I LOVE VSTO v3!

As part of my demos for Graham Seach's Office DevCon, I've developed a VSTO v3 Outlook Add-in that adds a form region to an incoming e-mail if:

  1. The sender is in my contacts (based on the e-mail address); and
  2. The contact has a non-null, not-empty company name

Here's what I did to start off with:

// look up the contact from the sender of the mail
Outlook.MailItem thisMail = (Outlook.MailItem)e.OutlookItem;
Outlook.MAPIFolder ContactFolder =
   (Outlook.MAPIFolder)thisMail.Application.Session.GetDefaultFolder(Microsoft.Office.Interop.Outlook.OlDefaultFolders.olFolderContacts);
foreach (Outlook.ContactItem contact in ContactFolder.Items)
   {
   
      Outlook.ContactItem contact = (Outlook.ContactItem)obj;

      if ((contact.Email1Address == thisMail.SenderEmailAddress ||
         contact.Email2Address == thisMail.SenderEmailAddress ||
         contact.Email3Address == thisMail.SenderEmailAddress) &&
         !(contact.CompanyName.Trim() == ""))
      {
         // Instantiate the service and get the details of the company's sales
         SalesDetails.svcSalesDetails.SalesDetailsServiceClient svc =
            new SalesDetails.svcSalesDetails.SalesDetailsServiceClient();

         _salesDetails = svc.GetSalesDetails(contact.CompanyName);
         found = true;
         break;
      }
   }

This threw an InvalidCastException in the foreach line complaining that the object (of type System.__comobject) couldn't be cast to a ContactItem.

So next I looped through the items in the folder as a collection of objects and did the cast within the loop. 

foreach (System.Object obj in ContactFolder.Items)
{
Outlook.ContactItem contact = (Outlook.ContactItem)obj;

Same issue (at the cast line again). I'm not sure why I thought this would work any better.

I got a little sidetracked by the first paragraph of Sue Mosher's response to this question on OutlookCode.com and added

Marshal.ReleaseComObject(contact);

at the bottom of the loop (especially as by this stage I'd discovered that it wasn't the first object in the collection that was throwing the exception - it was about the 270th - near enough to Sue's 250).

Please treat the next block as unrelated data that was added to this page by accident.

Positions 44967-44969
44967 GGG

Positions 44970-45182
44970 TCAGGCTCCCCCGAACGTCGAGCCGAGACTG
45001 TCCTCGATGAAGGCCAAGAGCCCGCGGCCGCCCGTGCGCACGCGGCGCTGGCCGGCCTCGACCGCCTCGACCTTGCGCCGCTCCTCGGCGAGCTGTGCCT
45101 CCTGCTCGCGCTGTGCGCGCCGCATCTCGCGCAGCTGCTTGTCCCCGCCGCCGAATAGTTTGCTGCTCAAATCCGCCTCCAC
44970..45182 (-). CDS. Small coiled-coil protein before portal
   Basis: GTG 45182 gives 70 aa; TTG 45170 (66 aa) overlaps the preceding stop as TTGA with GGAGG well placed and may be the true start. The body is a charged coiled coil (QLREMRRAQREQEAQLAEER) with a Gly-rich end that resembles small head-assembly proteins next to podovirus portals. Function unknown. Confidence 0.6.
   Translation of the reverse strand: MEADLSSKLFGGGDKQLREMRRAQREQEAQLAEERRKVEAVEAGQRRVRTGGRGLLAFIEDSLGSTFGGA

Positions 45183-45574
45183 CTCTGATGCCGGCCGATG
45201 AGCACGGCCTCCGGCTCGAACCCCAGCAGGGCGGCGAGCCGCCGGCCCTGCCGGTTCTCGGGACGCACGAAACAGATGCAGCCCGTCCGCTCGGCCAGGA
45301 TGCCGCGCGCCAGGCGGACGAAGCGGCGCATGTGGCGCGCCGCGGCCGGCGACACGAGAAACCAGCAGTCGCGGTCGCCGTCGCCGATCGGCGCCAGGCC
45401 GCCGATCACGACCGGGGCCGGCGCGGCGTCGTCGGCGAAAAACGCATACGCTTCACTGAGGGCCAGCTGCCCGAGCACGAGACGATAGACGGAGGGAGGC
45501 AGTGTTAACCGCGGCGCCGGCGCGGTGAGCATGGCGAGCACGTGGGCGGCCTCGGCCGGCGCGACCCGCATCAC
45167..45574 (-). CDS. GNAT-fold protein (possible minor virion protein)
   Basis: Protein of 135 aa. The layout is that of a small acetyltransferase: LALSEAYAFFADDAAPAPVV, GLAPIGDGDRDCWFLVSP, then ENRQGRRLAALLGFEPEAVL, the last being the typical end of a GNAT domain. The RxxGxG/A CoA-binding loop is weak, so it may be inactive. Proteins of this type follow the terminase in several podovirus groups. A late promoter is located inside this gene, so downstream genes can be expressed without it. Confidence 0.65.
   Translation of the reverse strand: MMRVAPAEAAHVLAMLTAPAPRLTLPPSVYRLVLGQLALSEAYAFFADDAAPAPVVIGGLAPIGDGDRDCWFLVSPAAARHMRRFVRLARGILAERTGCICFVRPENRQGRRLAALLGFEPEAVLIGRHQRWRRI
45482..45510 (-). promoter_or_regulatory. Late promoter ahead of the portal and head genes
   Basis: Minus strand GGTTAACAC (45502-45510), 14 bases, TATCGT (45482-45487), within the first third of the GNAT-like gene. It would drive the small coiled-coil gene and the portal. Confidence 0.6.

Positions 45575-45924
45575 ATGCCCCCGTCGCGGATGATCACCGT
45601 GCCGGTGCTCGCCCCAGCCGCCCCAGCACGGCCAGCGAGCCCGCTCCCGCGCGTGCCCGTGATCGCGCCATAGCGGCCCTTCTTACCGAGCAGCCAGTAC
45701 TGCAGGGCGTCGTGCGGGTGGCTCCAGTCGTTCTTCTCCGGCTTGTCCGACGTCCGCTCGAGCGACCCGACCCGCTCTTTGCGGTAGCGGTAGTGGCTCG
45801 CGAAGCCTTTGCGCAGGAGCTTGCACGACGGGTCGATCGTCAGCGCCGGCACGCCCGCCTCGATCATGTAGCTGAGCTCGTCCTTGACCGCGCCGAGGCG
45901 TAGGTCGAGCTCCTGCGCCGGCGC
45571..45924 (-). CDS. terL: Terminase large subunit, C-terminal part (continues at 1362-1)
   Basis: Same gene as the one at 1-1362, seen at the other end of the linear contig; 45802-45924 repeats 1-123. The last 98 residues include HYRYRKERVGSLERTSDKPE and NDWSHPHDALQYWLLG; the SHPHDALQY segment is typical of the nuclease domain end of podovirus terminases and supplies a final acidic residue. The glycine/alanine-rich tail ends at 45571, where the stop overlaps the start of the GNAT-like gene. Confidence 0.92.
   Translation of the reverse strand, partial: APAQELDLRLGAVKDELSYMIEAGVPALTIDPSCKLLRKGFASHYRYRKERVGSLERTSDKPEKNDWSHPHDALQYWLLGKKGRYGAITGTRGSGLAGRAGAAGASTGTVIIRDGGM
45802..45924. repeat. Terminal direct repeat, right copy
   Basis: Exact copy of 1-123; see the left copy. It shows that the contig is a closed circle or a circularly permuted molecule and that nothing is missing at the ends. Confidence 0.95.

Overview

Actually, I was running into the issue addressed in her second paragraph, but I didn't read that. It took me a call to Nick Randolph (just before we went off to play hockey) to realise that a contact folder can contain things other than Contacts. Thanks Nick.

An easy way to filter the collection is to use the Restrict() method:

Outlook.Items colItems = ContactFolder.Items.Restrict("[MessageClass]='IPM.Contact'");

Finally things were working, but they were still SLOW. Turns out it's lots quicker to let the built-in search function do the heavy lifting; in particular the Find() method. The final incarnation of my find code now looks like this:

Outlook.ContactItem contact;
if (e.OutlookItem is Outlook.MailItem)
{
   // look up the contact from the sender of the mail
   Outlook.MailItem thisMail = (Outlook.MailItem)e.OutlookItem;
   Outlook.MAPIFolder ContactFolder =
      (Outlook.MAPIFolder)thisMail.Application.Session.GetDefaultFolder(Microsoft.Office.Interop.Outlook.OlDefaultFolders.olFolderContacts);

   Outlook.Items colItems = ContactFolder.Items.Restrict("[MessageClass]='IPM.Contact'");
   string FilterString = "[Email1Address] = '" + thisMail.SenderEmailAddress + "' OR " +
      "[Email2Address] = '" + thisMail.SenderEmailAddress + "' OR " +
      "[Email3Address] = '" + thisMail.SenderEmailAddress + "'";
   contact = (Outlook.ContactItem)colItems.Find(FilterString);
}
else
{ ...

The moral of the story is two-fold:

  1. Check your types before attempting to cast; and
  2. The built-in methods for searching or filtering are almost always better than those you try to roll yourself (it's all about the platform, man!)